What are the factors to consider when Buying a Drone?
When was the first time you flew a drone? How did it feel ? When was the first time you had a drone of your own? Yes! Your own fly property? Ooh! You’re yet to get one. I mean that’s why you are searching for this information online (Winks)
You’re not alone on this quest. I’m Matt from Trend Parlour and this piece is about some things to consider while buying a drone.
Table of Contents
What is a Drone?
A drone is simply an unmanned aircraft. Also called unmanned aerial vehicles (UAVs) or unmanned aircraft systems, these devices fly and have broad uses. Drones can be controlled remotely or flown autonomously using software-guided systems. From personal use to photography/videography, drone technology is evolving at a fast pace.
These days drones are used in surveillance, traffic and weather monitoring, agriculture, delivery of goods, data collection, and even fire fighting. And Yes! You read it! Fire Fighting! Say you want to get a drone for personal use, what are the things you need to know before buying one?
What are the Parts of a Drone?
Drones vary. Some have more parts than others. The parts of the drone include The rotors, the drone frame, sensors (anticollision), battery, flight controller, speed controllers, cameras and electronic speed controllers and antennas.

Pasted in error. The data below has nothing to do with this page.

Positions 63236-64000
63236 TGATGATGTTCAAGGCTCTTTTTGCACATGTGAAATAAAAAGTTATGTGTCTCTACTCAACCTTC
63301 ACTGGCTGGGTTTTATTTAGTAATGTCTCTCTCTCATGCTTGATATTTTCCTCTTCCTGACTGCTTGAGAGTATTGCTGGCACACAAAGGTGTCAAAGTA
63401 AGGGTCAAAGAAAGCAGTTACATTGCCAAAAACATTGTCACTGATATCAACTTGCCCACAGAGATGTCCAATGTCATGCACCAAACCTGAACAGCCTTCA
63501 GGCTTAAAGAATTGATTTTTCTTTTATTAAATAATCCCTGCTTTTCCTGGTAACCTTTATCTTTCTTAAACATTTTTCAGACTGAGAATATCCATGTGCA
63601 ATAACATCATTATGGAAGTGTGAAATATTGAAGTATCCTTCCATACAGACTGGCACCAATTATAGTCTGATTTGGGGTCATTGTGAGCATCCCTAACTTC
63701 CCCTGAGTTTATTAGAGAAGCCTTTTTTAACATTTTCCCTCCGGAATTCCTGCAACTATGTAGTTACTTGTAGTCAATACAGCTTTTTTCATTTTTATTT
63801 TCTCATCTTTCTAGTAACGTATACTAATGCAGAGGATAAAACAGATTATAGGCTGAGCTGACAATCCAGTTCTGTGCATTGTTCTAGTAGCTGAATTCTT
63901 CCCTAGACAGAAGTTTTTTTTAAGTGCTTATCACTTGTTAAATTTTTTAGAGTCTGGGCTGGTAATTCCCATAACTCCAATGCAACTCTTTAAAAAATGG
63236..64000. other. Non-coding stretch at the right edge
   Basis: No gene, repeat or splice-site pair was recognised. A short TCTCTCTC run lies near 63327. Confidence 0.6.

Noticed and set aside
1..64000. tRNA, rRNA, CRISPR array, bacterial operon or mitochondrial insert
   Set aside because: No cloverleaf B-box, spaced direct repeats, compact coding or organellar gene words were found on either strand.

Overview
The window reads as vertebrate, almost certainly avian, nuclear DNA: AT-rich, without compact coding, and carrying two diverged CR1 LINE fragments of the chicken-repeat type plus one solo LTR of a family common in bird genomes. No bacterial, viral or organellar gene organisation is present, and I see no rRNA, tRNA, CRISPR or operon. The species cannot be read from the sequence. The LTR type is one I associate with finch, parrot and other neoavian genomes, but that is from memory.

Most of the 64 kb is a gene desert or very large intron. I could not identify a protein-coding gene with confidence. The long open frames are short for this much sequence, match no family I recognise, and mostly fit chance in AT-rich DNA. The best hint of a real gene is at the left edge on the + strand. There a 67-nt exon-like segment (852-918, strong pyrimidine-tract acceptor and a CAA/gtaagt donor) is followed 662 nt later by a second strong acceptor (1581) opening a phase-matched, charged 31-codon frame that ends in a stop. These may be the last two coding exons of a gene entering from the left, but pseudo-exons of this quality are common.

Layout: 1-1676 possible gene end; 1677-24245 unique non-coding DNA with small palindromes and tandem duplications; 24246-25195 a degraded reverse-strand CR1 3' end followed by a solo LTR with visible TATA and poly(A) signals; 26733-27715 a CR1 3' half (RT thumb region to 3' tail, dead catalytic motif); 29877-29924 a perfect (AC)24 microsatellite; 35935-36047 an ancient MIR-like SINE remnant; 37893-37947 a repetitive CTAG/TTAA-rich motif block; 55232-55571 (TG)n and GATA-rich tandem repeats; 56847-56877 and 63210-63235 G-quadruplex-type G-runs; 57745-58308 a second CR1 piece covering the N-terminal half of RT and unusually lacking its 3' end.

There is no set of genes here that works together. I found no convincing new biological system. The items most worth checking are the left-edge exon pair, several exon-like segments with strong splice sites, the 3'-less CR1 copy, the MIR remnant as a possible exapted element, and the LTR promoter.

What are the Things to consider while buying a drone?
Why do you want to own a drone? For work? For leisure? Do you want to start a drone museum? This question is key. Follow up question is “What do you intend to use your drone for?” For professional aerial photography? Are you getting a drone to improve your manoeuvrability skills for the next drone league season? Some uses may also mean more certifications and special conditions for flight. Knowing what you intend to do with a drone can help you in making the right selections.
Type of Drone
Do you need a rotor drone (quadcopter drone (which has 4 main rotors) or a helicopter drone (2 main blades))? Do you need a drone with cameras or a non-camera drone? Some drones have inbuilt cameras while others have stations for attaching real cameras. Understanding the type of drone you want is very key.
Most drones for personal use are made from either of these materials: ABS Plastic, Fibreglass, or Carbon. Drones made from Fibreglass and Carbon are more durable than drones made from ABS Plastic. In the case of crashes, fibreglass and carbon drones often fare better. This factor is one of many reasons for the cost of drones. Durable materials cost more.
Camera Abilities and Sensors
Let’s say you’re considering a camera drone, the next thing you want to know is the quality of the camera. How clear are the photos taken? Are the images basic or are they advanced? Some come in 1080p Full HD while others offer ultra-sharp 2.7K or even 4K resolutions. Always ask questions about the shutter speed, frame rate, aperture, and image stabilization of the drone (especially for drones you intend to use for aerial photography)
Some basic drones don’t have obstacle sensors. Others have such. It is advisable to check these before buying a drone.
Availability of Drone Parts/ Repairs: